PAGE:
I trust that everyone has had a happy Christmas, and that you are all gearing up for 2007 (can’t believe it’s here already!).
The condensed version for the screen-reading-averse… I spent Christmas Eve and Christmas day walking up the volcanic mountain on Kolombangara Island
, which is next to Ghizo Is. and about 1700 m high.
It was a great walk (with the exception of a few minor details, more below), and I think my legs have almost recovered, a week later. Other than that it’s been a pretty quiet week in the office, only tropical infections and tropical downpours to contend with. It’s raining lots at the moment, so a perfect day for sitting around writing blogs.
OK, more detail now…
Last Saturday I rode over to the beach on the other side of the island again, and swam out to the reef off the coast. Saw my first ray (a Spotted Eagle Ray), coral being grown on concrete disks, a couple of little nudibracts (I think), and a really cool coral formation with a cloud of little blue fish swarming around and through it. I forgot to put sunscreen on my back, resulting in a spectacular burn just in time to spend a couple of days walking with a backpack…
On Saturday evening we (NZ RAMSI called Andy and I) headed over to Iri Iri village on Kolombangara Island. We had to arrive after 6 as they are Seventh Day Adventists, so can’t take guests/tourists from Friday evening – Saturday evening. We stayed in the rest house; a very basic building with a trestle table, but nothing to sleep on. I had heard that they weren’t very keen or well set up for tourists, and this certainly seems to be true. I’m not sure if they’re not interested, or if they just don’t really know what would improve their operation. Or maybe they just figure that they’ve got a virtual monopoly on the walking up Kolombangara trade and don’t need to do anything else… We chatted to some of the people from the village for a while about the walk and life in Iri Iri in general, then had a quick dinner (cold baked beans on bread) and had an uncomfortable night’s sleep being smoked out by Andy’s mozzie coils.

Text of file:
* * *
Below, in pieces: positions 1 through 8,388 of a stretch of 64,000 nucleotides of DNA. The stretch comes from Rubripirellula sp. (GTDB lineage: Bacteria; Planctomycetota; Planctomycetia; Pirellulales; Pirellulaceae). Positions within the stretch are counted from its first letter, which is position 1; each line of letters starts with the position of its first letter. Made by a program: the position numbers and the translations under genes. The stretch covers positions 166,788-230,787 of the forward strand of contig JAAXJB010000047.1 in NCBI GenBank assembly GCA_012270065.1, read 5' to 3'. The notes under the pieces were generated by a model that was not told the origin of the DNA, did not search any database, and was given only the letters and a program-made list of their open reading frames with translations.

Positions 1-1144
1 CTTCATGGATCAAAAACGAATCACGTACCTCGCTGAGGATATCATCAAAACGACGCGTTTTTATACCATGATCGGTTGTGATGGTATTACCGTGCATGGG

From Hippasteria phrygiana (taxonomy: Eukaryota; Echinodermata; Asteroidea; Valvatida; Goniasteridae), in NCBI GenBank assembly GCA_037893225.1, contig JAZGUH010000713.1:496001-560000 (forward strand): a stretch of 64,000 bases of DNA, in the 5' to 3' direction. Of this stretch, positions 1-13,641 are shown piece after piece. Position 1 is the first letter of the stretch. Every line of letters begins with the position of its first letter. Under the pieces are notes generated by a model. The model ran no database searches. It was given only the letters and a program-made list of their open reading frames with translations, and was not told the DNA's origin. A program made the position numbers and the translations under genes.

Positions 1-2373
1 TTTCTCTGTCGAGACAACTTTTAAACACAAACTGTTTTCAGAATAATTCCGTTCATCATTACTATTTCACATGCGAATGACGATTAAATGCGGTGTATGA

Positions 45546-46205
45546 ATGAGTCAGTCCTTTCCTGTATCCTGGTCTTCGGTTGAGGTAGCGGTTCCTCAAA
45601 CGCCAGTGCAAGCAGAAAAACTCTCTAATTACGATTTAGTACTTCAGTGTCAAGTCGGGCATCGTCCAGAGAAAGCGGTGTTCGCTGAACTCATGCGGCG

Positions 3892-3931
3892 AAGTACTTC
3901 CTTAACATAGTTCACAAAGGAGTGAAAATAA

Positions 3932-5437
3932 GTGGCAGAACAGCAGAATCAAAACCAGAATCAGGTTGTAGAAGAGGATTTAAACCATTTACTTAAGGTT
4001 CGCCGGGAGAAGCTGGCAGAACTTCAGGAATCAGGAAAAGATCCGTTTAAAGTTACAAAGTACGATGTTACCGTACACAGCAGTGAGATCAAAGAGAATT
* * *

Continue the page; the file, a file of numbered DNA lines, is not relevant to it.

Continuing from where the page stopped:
We woke up early and set off on the walk with a guide (Gule) and two extra people to help carry stuff (George and Zino). We figured that we probably only needed one, but hired a second just in case. We took way too much gear (in my opinion); a tent and thermarest-type sleeping mats, and all sorts of stupidly heavy food (Andy had said that we needn’t bother buying anything as they had heaps of stuff to take at their house… ended up being lots of tins and ration packs). The first bit of the walk wandered past a few gardens and through a little bit of regrowth. I was feeling a bit tired and spectacularly uncoordinated (lack of caffeine? Sunstroke from the day before? Mozzie coil poisoning?), and I managed to fall over about 10 minutes in, scraping and bruising my shin, corking my quad muscle, and straining my shoulder. At this point I was glad we had a second person to help, and handed over my pack. Felt very pathetic, but I think I would have had to turn back otherwise.
The next part of the walk was bloody terrible, I have to say. Two hours of walking up an old logging road completely covered in a vine, which was purpose-made for tripping up clumsy walkers. It was really hot, and I think I fell over about five times. It was also just really sad to be walking through a vine monoculture, not really able to see any bush, while hearing from the guide how the MP of the time had given permission for the logging company to go in, and the landowners had not received any benefits at all. A pretty standard story, I think…